UK wants to use online database to regulate content for children

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U.K. Prime Minister David Cameron wants to create an online database of every pornography viewer on the Internet to help keep objectionable images from “corroding childhood,” according to The Telegraph.

“I feel profoundly as a politician, and as a father, that the time for action has come,” he said in a speech in London, according to the news source. “My argument is that the Internet is not a sideline to ‘real life’ or an escape from ‘real life’; it is real life. It has an impact: on the children who view things that harm them, on the vile images of abuse that pollute minds and cause crime, on the very values that underpin our society.”

New powers for Cameron, according to the Telegraph, include a new national online database of purported depictions of child abuse to help police and child protection agents, Internet service providers needing to require customers to make a choice about adult filtering, a campaign against people wanting to download illegal content and every household with an Internet connection asking if they want to filter adult content with a requirement to uncheck a box preset with parental controls.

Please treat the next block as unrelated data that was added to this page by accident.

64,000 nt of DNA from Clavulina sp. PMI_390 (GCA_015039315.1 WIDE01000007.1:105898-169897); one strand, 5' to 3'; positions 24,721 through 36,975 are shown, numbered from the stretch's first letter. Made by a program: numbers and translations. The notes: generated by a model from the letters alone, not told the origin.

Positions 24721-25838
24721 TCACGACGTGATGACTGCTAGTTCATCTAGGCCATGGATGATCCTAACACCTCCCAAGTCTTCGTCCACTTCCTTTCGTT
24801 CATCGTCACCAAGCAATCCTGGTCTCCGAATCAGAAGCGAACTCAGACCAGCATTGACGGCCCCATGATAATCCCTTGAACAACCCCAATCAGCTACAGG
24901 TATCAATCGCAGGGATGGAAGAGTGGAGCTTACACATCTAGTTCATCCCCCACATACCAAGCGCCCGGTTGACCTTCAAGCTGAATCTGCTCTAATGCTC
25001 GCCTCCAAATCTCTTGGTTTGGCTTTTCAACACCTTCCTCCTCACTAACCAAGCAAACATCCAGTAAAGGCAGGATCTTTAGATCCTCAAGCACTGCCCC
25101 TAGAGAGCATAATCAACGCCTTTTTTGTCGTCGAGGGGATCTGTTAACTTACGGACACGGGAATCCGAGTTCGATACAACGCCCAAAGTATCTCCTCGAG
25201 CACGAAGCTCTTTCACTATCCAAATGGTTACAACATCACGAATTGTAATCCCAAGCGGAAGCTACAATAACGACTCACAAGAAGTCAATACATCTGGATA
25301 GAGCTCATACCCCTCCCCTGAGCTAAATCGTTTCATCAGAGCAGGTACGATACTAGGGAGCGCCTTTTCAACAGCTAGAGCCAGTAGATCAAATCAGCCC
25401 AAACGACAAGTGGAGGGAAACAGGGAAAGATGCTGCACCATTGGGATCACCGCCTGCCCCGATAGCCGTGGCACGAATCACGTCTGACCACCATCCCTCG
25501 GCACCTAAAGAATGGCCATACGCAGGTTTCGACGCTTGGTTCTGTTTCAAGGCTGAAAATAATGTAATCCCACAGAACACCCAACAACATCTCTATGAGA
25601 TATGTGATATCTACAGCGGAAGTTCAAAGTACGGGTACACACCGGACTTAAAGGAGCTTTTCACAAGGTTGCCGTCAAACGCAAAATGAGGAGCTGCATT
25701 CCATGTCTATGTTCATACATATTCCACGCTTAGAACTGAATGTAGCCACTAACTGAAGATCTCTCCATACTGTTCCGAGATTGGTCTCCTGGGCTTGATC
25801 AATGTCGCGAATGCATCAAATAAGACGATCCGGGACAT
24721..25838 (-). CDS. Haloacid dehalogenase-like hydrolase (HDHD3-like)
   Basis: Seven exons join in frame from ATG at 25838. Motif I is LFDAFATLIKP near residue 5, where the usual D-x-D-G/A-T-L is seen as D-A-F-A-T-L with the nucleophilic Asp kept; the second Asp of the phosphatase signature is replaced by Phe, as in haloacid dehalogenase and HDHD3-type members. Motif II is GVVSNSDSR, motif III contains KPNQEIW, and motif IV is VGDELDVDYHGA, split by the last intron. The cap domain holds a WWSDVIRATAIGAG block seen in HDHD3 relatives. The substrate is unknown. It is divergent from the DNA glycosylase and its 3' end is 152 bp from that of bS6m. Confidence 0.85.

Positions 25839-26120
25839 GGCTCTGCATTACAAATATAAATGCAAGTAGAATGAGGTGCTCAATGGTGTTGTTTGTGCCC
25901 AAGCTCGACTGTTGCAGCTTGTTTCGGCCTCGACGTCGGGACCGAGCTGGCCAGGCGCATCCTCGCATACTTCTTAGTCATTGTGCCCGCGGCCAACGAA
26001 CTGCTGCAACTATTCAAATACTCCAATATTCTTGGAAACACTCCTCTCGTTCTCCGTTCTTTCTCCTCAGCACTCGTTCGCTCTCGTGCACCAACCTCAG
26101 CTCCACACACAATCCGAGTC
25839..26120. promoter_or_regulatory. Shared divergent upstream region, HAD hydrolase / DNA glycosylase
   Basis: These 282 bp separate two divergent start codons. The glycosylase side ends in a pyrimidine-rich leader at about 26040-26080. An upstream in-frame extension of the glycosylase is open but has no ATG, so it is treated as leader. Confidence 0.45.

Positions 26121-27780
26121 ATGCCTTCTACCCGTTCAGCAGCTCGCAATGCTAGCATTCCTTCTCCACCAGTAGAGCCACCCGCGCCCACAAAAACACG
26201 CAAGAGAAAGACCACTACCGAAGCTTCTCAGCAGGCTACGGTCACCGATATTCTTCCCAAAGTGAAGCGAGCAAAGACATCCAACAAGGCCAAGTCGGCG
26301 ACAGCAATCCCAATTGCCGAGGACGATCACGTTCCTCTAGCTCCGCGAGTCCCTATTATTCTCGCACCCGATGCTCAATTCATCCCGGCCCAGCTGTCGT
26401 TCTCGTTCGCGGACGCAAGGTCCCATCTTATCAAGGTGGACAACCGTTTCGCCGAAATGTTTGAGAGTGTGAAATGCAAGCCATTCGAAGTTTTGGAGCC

This online database use may trigger considerable debate, as numbers from The Week show that pornography may be a popular subject for Internet users. Twelve percent of total websites online contain pornography, 25 percent of search engine requests are related to the subject and 28,000 Internet users are viewing objectionable content every second.